Ethan Crumbley pleads guilty in Michigan high school shooting

Ethan Crumbley was 15 at the time of the Nov. 30, 2021, shooting.

October 24, 2022, 11:11 AM

Ethan Crumbley, the teenager accused of gunning down four students and injuring several others at his Michigan high school, pleaded guilty to all charges against him on Monday.

"He's evil," Oakland County Sheriff Michael Bouchard told reporters after court Monday, adding that he's relieved the plea means "the victims don't have to go through the heartbreak of the testimony and the evidentiary presentation of all the stuff that happened that terrible, terrible day."

Ethan Crumbley appears in court, Oct. 24, 2022, in Pontiac, Michigan.

Crumbley, 16, appeared in court in an orange jumpsuit, white face mask and glasses, calmly answering questions from the judge and prosecutor. Crumbley admitted to them that he asked his father to buy him a specific gun. The teen confirmed he gave his father money for the gun and confirmed the weapon wasn’t kept in a locked safe.

David Williams, chief assistant prosecutor in Oakland County, said Friday when the plea was announced that there were "no plea deals, no reductions and no agreements regarding sentencing."

Ethan Crumbley answers yes to charges against him from assistant prosecutor during his pre-trial hearing at Oakland County Courthouse, Oct. 24, 2022.
Clarence Tabb Jr./Detroit News via AP

The 24 charges against Crumbley included terrorism and murder.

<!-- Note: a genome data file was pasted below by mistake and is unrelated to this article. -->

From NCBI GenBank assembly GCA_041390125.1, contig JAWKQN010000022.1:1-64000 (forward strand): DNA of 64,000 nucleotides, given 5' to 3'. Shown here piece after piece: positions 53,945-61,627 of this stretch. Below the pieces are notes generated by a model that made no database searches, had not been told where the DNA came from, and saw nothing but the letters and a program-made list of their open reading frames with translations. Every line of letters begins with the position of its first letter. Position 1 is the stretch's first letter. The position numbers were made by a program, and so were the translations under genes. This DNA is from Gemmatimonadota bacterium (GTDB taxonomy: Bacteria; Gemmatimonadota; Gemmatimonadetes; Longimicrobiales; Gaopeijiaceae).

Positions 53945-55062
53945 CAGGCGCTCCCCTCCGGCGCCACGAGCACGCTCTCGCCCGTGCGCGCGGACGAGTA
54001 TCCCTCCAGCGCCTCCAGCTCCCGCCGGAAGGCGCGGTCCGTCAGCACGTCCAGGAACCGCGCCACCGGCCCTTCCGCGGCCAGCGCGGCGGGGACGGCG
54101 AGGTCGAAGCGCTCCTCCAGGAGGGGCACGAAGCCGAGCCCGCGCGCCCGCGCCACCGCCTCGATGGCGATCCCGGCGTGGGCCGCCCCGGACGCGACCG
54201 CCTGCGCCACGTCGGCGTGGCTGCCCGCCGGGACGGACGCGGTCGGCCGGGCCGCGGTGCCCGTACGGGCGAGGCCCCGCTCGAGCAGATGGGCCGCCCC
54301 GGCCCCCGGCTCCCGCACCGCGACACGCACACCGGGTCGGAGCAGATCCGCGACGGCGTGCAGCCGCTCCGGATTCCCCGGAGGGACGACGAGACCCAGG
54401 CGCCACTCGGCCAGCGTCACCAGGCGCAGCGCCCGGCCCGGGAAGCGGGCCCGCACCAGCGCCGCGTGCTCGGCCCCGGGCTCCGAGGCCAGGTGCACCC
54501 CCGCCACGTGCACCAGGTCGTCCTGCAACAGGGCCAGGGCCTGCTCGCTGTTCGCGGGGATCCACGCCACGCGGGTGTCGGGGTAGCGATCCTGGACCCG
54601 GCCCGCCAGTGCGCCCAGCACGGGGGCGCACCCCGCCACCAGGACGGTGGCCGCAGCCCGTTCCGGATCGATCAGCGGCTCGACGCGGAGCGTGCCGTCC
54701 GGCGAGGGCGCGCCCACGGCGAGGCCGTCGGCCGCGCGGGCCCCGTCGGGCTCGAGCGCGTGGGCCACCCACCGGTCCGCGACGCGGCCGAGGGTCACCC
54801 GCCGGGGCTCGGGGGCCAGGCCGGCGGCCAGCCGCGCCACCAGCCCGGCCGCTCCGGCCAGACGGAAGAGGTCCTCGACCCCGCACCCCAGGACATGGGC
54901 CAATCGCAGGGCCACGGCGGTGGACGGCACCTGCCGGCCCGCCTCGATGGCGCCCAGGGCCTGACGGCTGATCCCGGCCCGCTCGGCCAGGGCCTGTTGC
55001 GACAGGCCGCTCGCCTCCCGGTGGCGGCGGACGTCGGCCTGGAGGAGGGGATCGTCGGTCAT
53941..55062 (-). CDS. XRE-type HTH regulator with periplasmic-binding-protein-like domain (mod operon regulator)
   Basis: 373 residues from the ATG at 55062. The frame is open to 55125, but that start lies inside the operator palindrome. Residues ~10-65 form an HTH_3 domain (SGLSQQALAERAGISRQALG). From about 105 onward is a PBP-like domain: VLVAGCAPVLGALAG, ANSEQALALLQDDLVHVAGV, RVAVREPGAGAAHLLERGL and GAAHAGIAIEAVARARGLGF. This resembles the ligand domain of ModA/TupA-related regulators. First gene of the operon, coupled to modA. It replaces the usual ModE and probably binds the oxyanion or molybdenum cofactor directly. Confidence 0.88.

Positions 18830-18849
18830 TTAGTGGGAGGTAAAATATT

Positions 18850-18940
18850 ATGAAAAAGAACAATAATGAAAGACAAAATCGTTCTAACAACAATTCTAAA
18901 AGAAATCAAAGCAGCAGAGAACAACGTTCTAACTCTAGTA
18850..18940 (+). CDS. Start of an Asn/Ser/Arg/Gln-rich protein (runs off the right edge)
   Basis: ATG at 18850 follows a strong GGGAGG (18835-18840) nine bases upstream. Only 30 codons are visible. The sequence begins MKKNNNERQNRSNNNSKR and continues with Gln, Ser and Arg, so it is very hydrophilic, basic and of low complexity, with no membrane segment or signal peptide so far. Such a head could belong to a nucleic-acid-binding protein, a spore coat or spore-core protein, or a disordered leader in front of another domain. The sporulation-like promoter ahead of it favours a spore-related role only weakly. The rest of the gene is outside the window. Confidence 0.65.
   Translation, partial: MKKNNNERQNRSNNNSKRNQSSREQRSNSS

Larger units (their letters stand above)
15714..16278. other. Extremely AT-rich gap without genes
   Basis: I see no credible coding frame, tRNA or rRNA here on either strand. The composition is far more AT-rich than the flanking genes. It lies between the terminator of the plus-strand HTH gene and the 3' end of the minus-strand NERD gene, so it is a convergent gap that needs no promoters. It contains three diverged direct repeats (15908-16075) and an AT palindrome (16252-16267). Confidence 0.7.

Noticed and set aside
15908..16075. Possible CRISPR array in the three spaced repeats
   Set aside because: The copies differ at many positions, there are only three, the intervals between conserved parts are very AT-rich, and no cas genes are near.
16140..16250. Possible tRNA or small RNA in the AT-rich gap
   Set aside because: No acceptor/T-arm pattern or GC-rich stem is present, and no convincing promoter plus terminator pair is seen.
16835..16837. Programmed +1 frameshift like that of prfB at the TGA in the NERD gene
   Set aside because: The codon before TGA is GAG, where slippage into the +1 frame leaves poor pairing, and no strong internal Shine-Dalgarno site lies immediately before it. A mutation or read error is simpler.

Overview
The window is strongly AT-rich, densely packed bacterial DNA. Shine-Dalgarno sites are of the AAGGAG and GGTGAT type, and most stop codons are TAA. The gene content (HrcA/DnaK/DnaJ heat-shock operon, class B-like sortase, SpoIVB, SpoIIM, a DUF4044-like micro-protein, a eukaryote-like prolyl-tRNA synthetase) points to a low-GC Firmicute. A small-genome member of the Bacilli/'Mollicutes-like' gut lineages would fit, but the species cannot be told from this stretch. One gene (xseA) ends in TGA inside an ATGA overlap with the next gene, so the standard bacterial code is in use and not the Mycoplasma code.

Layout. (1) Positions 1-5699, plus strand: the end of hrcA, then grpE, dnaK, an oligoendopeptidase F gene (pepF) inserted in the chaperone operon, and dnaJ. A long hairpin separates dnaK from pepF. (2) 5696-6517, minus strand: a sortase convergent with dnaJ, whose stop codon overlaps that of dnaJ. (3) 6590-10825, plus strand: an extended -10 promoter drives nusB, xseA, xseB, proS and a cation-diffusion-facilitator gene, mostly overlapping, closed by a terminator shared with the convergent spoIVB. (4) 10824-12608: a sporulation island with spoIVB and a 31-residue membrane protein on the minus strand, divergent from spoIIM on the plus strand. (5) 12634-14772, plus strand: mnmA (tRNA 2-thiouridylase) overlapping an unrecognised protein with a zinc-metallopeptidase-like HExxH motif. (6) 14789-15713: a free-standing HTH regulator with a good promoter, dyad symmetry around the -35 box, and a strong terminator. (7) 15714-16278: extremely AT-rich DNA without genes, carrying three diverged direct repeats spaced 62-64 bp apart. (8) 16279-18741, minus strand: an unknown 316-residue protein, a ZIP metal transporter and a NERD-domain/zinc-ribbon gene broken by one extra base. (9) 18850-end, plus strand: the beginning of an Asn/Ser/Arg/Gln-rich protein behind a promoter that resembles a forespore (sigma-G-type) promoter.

"We are not aware of any other case anywhere in the country where a mass shooter has been convicted of terrorism on state charges," Oakland County Prosecutor Karen McDonald said at a news conference Monday.

The plea "guarantees every person who was in Oxford High School on that day will have a chance, if they want to, to speak in their own words about how this has affected them," she said.

A memorial outside of Oxford High School continues to grow, Dec. 3, 2021, in Oxford, Mich.
Scott Olson/Getty Images, FILE

Crumbley's attorney, Paulette Michel Loftin, said Monday that her client is remorseful and is "taking accountability for his actions." The teen is set to return to court on Feb. 9. Sentencing will follow; at the sentencing, victims will have the opportunity to read statements.

Crumbley was 15 at the time of the Nov. 30, 2021, shooting at Oxford High School. He allegedly used his father's semi-automatic handgun to carry out the attack. Crumbley did not know the students he shot, according to his attorney.

Days before the shooting, a teacher allegedly saw Crumbley researching ammunition in class; school officials contacted his parents but they didn't respond, according to prosecutors. His mother, Jennifer Crumbley, texted her son, writing, "lol, I'm not mad at you, you have to learn not to get caught," according to prosecutors.

Hours before the shooting, according to prosecutors, a teacher saw a note on Ethan Crumbley's desk that was "a drawing of a semi-automatic handgun pointing at the words, 'The thoughts won't stop, help me.' In another section of the note was a drawing of a bullet with the following words above that bullet, 'Blood everywhere.'"

Crumbley’s parents were called to the school over the incident, saying they'd get their son counseling but did not take him home.

The Oakland County Sheriff's Office released the booking photo on Dec. 1, 2021, for Ethan Crumbley, 15.
Oakland County Sheriff's Office

The teen's parents, Jennifer and James Crumbley, were charged with four counts of involuntary manslaughter after allegedly making the gun accessible and failing to recognize warning signs about their son before the shooting. They have pleaded not guilty.

Michigan Gov. Gretchen Whitmer tweeted Monday that she hopes the guilty plea offers "some peace" for Oxford High School's students, teachers, staff and families.

She said, "We must do more to keep our communities safe from gun violence. We don’t have time for political games. Let’s work together on background checks, secure storage, and red flag laws -- commonsense gun violence prevention measures."

ABC News' Jianna Cousin and Nadine El-Bawab contributed to this report.